NOAA Forecast Shows Mild Winter For MinnesotaFall is just starting, but we're already looking ahead to winter. Forecasters say it may not be as brutally cold as last year. But the NOAA outlook shows a 40 to 60 percent chance of warmer-than-average temperatures during December, January, and February.
Report: This August Was Hottest On RecordThe National Oceanic and Atmospheric Administration (NOAA) says last month was the planet's hottest August on record. This was also the hottest summer for planet earth and the hottest first eight months of the year as well.
Feds Move To Stop Fishing Crimes By Tracking Seafood ImportsIn an effort to eradicate illegal fishing and seafood fraud, the Obama Administration is launching a fish tracking system that would eventually tell consumers where their fish was caught, processed and stored.
Great Lakes Areas Of Concern To Receive $7.9M GrantThe Great Lakes Areas of Concern is receiving $7.9 million from the National Oceanic and Atmospheric Administration to fund habitat restoration projects. U.S. Sens. Gary Peters and Debbie Stabenow announced the grant Wednesday. Both Michigan lawmakers are members of the Great Lakes Task Force.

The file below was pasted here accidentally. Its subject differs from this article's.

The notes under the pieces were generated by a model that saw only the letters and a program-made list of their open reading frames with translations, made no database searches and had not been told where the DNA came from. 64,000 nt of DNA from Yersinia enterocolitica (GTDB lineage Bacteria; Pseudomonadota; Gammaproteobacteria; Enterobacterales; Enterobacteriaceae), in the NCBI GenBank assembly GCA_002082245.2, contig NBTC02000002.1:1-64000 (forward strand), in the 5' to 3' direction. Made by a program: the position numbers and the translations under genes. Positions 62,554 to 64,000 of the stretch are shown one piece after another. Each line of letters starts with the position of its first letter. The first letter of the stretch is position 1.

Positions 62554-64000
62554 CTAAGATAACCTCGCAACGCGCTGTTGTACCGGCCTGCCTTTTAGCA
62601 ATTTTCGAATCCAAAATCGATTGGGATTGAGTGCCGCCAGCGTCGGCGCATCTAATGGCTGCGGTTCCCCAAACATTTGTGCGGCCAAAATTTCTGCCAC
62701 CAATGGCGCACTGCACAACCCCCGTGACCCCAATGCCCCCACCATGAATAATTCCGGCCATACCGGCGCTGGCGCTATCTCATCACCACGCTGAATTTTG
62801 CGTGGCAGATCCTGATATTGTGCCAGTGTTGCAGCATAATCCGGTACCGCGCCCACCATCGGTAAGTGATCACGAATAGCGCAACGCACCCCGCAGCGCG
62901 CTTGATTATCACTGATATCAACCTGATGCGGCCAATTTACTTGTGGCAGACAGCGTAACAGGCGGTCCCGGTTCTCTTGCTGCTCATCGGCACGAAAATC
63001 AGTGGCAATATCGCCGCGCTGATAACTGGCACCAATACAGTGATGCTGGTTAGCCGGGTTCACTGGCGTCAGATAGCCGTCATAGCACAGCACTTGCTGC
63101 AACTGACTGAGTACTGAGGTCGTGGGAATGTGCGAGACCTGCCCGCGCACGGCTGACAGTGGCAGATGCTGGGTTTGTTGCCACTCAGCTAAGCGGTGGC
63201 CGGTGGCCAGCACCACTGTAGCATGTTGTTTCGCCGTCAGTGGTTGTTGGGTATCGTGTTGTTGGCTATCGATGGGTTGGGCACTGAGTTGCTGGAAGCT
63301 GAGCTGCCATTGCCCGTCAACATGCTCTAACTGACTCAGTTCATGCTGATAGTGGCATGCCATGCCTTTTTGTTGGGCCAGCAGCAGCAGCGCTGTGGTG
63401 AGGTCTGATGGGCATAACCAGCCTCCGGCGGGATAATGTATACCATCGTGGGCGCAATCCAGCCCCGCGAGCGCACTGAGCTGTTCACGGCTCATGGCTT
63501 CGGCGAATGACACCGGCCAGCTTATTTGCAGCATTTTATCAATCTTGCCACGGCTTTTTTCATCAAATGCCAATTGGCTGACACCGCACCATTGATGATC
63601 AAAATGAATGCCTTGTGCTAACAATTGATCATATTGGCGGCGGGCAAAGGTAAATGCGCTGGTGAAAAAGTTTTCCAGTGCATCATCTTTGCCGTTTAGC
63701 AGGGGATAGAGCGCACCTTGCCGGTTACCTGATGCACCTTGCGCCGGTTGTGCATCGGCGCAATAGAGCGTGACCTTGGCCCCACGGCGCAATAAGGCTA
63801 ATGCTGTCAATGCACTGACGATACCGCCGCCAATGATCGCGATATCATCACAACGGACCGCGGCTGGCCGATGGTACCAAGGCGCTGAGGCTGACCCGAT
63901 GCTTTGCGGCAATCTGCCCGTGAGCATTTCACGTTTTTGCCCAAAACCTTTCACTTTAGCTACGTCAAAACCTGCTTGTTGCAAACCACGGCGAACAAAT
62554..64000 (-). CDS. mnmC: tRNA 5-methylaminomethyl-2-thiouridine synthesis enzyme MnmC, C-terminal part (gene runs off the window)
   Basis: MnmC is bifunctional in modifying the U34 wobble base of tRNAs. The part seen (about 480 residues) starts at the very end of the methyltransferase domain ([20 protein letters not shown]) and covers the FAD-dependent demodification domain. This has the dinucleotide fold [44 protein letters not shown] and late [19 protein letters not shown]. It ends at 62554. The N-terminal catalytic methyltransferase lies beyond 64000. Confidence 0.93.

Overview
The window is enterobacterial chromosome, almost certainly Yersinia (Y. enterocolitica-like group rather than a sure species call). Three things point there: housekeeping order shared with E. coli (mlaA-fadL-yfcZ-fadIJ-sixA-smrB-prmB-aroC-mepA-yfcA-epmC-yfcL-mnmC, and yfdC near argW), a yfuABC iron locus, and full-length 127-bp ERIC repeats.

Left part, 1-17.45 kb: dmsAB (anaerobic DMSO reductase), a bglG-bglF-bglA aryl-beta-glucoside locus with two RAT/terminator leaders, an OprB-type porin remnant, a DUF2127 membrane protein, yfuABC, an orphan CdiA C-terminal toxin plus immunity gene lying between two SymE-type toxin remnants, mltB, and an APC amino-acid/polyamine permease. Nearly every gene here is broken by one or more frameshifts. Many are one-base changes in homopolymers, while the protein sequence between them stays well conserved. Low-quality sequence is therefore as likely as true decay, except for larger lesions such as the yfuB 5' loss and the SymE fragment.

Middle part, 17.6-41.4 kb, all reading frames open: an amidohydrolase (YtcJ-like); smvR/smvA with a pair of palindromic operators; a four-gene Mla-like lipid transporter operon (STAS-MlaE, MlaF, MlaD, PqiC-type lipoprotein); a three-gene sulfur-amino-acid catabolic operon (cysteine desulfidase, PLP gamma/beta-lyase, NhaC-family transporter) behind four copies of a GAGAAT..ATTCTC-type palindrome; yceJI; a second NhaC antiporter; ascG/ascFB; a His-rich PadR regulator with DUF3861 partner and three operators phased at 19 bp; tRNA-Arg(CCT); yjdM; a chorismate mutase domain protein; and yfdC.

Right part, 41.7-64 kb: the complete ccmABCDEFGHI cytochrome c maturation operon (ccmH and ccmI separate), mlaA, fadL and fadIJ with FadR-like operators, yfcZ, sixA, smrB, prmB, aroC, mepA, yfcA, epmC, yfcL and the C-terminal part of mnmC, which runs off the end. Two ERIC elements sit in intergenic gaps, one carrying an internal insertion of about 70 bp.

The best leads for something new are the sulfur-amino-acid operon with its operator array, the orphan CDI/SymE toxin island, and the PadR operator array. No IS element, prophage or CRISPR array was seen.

Weather Blog: What's NOAA's Winter Outlook Say About Minn.?Let’s face it, I chose a good time to move back to Minnesota – right after an especially cold winter. With an average temperature of only 9.7 degrees, last year’s meteorological winter (December-February) ranked ninth in the list of coldest winters for the Twin Cities since 1872.
NOAA: El Niño May Bring Above Normal Winter TempsThere’s a considerable chance El Niño will develop in the coming months, bringing warmer temperatures to our notoriously chilly winters.
White House Report Blames Extreme Weather On Climate ChangeA new scientific report released by the White House puts the blame for extreme weather on climate change. The forecast in the report is for even more extremes.
Great Lakes Levels Rise, But Slump Hasn't Ended Abundant rain and snowfall have given the Great Lakes a boost this year, but it's too early to declare an end to slumping water levels that have plagued the inland seas since the late 1990s and made life miserable for cargo shippers and marina operators, federal scientists said Wednesday.